Love Is Strange
The emotions unleashed by "Love Is Strange" are enormous. It is a patient and, ultimately, transcendent film.
"The computer doesn't make the jumps. You do." --Casey to Gen in "Ice Princess"
Yes, "Ice Princess" is a formula movie. Yes, it makes all the stops and hits all the beats and, yes, it ends exactly as we expect it will. It even has the inevitable scene where the gifted young heroine is in the middle of her performance and she looks up into the audience -- and there she is! Her mother! Who disapproves of figure skating but came to the semifinals without telling her, and now nods and smiles like dozens of other parents in dozens of other movies, recognizing at last that their child has the real stuff.
Yes, yes and yes. And yet the movie works. I started by clicking off the obligatory scenes, and then somehow the film started to get to me, and I was surprised how entertained I was. Like "Shall We Dance" or "Saturday Night Fever," it escapes its genre. That's partly because the screenplay avoids the usual rigid division of good and evil, and gives us characters who actually change during the movie. Partly because the acting is so convincing. And partly because the actresses in the movie really can skate -- or seem to. Well, no wonder, since two of them are figure skaters, but the surprise is that Michelle Trachtenberg seems able to skate, too. That didn’t look like a double on the ice, although Variety, the showbiz Bible, reports, "Four different skaters sub for Trachtenberg in the more difficult performances."
Trachtenberg plays Casey Carlyle, a brilliant high school science student, who hopes to win a Harvard scholarship with a physics project. Her teacher advises her to find an original subject, and she gets a brainstorm: What if she films figure skaters, analyzes their movements on her computer, and comes up with a set of physics equations describing what they do and suggesting how they might improve?
Casey has always been a science nerd. She's pretty but doesn't know it, and so shy "I can't talk to anyone I haven't known since kindergarten." She goes to the ice rink in her Connecticut town, run by Tina Harwood (Kim Cattrall), herself an Olympic figure skating contender until a disqualification at Saravejo. Now Tina coaches her daughter Gen (Hayden Panettiere) toward championship status.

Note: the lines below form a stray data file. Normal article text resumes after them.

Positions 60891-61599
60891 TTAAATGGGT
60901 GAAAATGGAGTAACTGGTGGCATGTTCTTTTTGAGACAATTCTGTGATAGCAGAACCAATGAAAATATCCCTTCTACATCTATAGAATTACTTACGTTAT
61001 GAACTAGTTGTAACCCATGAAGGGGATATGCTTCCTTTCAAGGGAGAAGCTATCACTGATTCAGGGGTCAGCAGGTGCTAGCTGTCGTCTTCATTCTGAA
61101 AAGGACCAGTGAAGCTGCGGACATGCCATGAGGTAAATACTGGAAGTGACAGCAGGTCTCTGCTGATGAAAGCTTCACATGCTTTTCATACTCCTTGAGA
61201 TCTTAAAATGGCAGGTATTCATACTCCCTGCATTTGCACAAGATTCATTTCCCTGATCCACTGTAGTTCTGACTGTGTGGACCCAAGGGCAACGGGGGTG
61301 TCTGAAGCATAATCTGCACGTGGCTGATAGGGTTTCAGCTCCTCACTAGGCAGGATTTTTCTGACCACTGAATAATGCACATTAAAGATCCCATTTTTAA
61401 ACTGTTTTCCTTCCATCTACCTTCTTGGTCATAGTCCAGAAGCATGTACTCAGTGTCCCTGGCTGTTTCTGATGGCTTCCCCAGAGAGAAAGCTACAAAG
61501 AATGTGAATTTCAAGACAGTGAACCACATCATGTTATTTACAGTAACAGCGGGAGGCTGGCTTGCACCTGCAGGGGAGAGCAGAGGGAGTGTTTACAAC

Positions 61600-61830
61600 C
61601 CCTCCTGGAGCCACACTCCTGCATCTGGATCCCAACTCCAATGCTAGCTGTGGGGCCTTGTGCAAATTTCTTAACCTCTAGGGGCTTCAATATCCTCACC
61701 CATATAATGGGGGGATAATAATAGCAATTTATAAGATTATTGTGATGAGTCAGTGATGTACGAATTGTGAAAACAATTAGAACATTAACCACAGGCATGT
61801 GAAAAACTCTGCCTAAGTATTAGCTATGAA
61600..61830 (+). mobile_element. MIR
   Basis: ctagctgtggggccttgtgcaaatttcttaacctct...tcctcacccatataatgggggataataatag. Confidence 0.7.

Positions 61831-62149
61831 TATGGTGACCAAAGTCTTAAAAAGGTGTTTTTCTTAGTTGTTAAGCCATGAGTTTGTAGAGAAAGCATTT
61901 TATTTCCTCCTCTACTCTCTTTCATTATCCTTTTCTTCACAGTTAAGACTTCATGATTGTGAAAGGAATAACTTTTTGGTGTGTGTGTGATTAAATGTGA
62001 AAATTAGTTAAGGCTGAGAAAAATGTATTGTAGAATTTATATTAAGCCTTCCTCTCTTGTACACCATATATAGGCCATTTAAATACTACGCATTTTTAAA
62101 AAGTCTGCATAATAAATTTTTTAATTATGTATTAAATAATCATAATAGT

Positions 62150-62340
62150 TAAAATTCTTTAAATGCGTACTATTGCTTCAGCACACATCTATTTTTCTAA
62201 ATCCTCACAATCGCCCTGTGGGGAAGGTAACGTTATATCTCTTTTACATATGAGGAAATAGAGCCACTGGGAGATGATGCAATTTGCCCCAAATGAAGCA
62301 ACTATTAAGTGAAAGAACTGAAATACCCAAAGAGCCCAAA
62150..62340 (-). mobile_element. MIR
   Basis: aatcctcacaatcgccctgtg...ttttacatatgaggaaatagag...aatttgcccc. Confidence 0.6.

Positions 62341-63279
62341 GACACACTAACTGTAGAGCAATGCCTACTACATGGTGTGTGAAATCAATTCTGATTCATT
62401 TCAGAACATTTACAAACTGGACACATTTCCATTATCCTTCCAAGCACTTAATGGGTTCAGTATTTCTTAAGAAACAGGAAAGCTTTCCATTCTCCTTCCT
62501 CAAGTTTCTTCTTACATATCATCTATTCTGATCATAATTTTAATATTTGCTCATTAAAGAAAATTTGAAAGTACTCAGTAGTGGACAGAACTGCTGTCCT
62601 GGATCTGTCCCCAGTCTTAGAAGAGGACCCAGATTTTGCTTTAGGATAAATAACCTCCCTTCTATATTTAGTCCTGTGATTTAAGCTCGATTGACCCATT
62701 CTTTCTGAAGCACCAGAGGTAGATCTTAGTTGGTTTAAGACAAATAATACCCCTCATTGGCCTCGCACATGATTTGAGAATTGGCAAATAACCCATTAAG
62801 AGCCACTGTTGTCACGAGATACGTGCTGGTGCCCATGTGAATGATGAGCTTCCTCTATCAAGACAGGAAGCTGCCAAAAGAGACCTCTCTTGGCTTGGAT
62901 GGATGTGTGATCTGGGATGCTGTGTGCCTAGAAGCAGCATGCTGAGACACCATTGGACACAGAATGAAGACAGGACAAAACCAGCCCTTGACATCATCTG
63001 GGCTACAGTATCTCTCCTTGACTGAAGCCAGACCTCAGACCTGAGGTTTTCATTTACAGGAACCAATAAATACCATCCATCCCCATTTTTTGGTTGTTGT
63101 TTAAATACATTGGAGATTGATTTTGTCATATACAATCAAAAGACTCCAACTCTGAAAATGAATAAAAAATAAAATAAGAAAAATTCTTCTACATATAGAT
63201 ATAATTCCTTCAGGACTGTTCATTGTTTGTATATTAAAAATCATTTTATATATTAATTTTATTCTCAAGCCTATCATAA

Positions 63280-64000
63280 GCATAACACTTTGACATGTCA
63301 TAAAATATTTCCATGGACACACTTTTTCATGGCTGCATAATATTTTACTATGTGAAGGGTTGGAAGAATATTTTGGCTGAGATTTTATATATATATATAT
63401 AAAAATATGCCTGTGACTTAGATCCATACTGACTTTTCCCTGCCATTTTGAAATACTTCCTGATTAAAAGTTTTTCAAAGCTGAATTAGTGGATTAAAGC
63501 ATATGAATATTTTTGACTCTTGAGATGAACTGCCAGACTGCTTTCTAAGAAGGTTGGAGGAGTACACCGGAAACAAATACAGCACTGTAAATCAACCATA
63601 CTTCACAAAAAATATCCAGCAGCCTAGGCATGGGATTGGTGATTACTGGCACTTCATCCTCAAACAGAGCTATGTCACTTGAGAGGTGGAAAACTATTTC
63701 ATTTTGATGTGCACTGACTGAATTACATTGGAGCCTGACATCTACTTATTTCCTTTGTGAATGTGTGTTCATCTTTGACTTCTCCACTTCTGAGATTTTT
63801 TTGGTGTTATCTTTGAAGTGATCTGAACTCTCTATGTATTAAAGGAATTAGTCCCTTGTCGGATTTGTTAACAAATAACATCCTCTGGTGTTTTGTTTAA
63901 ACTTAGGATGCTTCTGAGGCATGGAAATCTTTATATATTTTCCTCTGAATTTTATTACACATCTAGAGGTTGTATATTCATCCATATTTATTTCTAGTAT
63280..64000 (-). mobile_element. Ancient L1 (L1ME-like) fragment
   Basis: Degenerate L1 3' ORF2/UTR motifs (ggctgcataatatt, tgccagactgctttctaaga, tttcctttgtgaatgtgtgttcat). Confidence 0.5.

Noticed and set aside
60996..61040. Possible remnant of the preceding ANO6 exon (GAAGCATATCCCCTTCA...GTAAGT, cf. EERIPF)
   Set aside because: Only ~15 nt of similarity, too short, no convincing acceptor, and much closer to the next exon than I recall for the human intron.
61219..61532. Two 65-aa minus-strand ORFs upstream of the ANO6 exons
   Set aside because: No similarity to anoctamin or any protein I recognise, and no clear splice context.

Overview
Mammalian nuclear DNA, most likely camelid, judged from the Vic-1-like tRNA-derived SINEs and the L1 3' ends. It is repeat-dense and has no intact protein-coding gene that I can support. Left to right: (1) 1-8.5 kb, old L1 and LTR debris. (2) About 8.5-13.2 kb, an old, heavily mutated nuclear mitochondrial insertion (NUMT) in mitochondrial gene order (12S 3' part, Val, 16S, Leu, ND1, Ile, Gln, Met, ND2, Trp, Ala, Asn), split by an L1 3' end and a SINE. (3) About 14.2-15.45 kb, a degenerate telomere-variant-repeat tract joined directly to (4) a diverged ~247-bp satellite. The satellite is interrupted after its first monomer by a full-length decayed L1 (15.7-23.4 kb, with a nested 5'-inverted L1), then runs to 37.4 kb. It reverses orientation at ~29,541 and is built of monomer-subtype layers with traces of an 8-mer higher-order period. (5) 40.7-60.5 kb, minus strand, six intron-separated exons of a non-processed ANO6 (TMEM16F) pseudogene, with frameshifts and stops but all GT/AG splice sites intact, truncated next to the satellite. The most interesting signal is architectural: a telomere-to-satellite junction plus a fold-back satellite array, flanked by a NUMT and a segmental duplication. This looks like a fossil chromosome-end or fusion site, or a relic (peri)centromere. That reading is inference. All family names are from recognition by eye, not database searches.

Casey's computer program works. She breaks down the moves, analyzes the physics and advises Gen and other skaters on what they can change to improve their performance. Along the way, a funny thing happens; Casey has always enjoyed skating on the pond near her home, and now she grows fascinated by figure skating, and wants to start training.
This is horrifying news for her mom (Joan Cusack), a feminist and teacher who is pointing Casey toward Harvard and sniffs, "Figure skaters have no shelf life." Meanwhile, Gen confesses she envies Casey: "I hate to train all the time. I'd love to have a real life, like you." To her mom, Gen says, "I'm fed up with being a dunce in math class because I don't have time to do the homework."
The movie, written by Hadley Davis and directed by Tim Fywell, starts with a formula and then takes it to the next level. We have two obsessive stage mothers and two driven overachievers, and the girls want to trade places, to the despair of their moms (no dads are in sight, except for a proud Korean-American father). This leads to more substance than we're expecting, and more acting, too, since the central characters don't follow the well-worn routines supplied by the GCFDDPO formula (Gifted Child Follows Dream Despite Parental Opposition). They strike out with opinions and surprises of their own.
What’s important is not whether all the actors do their own skating, but that they play figure skaters so convincingly, and also bring a realistic dimension into their lives as high school students. Gen's first scene seems to set her up as the popular blonde snob who's a fixture in all high school movies, but no: She makes a friend of Casey, and together the girls help each other figure out what they really want to do.
At one point, when a skater makes a really nice move on the ice, someone sniffs that it's because of Casey's computer. But no, that's when she says the computer doesn't make the jumps. "Ice Princess" starts out with something like a computer formula, too. But the formula doesn't make the moves. You can take it to another level, and that's what "Ice Princess" does. This movie is just about perfect for teenagers, and it's a surprise that even their parents are allowed to have minds of their own.
White privilege, lived.
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